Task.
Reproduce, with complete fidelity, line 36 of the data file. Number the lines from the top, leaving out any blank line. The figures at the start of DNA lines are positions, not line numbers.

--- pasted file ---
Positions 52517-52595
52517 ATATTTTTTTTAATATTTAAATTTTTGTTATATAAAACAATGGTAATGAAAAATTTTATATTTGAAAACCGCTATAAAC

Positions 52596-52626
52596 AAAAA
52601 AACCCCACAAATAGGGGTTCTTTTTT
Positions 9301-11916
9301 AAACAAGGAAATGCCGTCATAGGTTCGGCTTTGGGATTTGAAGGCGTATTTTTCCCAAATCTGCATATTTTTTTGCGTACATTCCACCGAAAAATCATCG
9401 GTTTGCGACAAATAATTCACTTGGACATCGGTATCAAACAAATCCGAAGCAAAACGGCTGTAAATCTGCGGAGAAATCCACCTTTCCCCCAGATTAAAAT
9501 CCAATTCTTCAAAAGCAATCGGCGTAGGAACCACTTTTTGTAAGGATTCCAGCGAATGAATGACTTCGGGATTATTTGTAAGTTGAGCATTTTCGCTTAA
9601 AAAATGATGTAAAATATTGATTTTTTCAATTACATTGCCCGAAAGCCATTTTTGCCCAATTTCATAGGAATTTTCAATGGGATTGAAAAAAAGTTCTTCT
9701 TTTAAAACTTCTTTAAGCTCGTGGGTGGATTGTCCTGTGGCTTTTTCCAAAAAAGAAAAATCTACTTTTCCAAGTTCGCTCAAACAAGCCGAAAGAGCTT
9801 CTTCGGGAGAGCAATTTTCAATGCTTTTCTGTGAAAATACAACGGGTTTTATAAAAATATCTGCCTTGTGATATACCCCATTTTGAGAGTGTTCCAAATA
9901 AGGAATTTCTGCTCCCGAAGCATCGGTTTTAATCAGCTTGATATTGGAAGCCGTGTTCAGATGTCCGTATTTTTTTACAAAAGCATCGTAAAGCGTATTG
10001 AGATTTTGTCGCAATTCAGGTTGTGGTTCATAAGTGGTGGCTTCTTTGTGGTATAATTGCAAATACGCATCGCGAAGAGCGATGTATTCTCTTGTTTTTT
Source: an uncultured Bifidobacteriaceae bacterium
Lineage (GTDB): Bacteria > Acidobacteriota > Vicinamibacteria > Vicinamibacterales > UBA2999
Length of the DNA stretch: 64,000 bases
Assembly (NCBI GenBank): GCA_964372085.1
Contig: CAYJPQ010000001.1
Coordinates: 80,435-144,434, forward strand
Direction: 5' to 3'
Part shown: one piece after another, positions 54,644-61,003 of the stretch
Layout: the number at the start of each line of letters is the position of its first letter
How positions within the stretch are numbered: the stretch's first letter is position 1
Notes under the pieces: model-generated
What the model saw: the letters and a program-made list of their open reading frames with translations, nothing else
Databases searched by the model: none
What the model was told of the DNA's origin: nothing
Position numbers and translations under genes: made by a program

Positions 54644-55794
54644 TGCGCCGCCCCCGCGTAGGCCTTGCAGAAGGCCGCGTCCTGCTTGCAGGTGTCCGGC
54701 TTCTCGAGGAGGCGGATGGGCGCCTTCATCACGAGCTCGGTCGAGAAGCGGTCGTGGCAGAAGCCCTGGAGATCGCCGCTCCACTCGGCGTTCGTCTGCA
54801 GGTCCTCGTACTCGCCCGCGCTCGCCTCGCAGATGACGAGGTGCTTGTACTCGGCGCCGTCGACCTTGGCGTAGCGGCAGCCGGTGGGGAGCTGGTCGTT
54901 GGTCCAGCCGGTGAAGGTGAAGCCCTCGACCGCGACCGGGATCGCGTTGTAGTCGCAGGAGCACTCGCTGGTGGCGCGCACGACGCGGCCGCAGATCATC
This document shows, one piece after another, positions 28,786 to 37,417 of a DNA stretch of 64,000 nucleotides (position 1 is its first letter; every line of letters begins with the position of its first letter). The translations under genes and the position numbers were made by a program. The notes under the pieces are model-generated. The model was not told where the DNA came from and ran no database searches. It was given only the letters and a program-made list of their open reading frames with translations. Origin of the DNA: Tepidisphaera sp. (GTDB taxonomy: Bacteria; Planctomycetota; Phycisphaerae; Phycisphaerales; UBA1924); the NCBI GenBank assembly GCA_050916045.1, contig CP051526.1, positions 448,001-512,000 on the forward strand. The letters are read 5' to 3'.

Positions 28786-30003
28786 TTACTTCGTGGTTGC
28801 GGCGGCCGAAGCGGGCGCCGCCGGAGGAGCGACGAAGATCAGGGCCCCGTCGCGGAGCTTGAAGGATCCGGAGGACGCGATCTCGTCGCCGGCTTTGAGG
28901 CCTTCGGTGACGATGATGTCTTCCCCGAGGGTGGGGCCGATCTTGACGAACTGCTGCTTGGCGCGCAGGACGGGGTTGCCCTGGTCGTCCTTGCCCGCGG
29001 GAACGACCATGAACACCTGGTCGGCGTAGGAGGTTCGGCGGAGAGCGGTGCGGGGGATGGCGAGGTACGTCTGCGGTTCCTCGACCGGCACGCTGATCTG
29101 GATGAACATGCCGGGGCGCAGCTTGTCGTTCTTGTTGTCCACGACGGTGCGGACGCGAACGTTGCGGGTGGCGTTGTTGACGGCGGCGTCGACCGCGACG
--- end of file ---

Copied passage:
Positions 28786-30003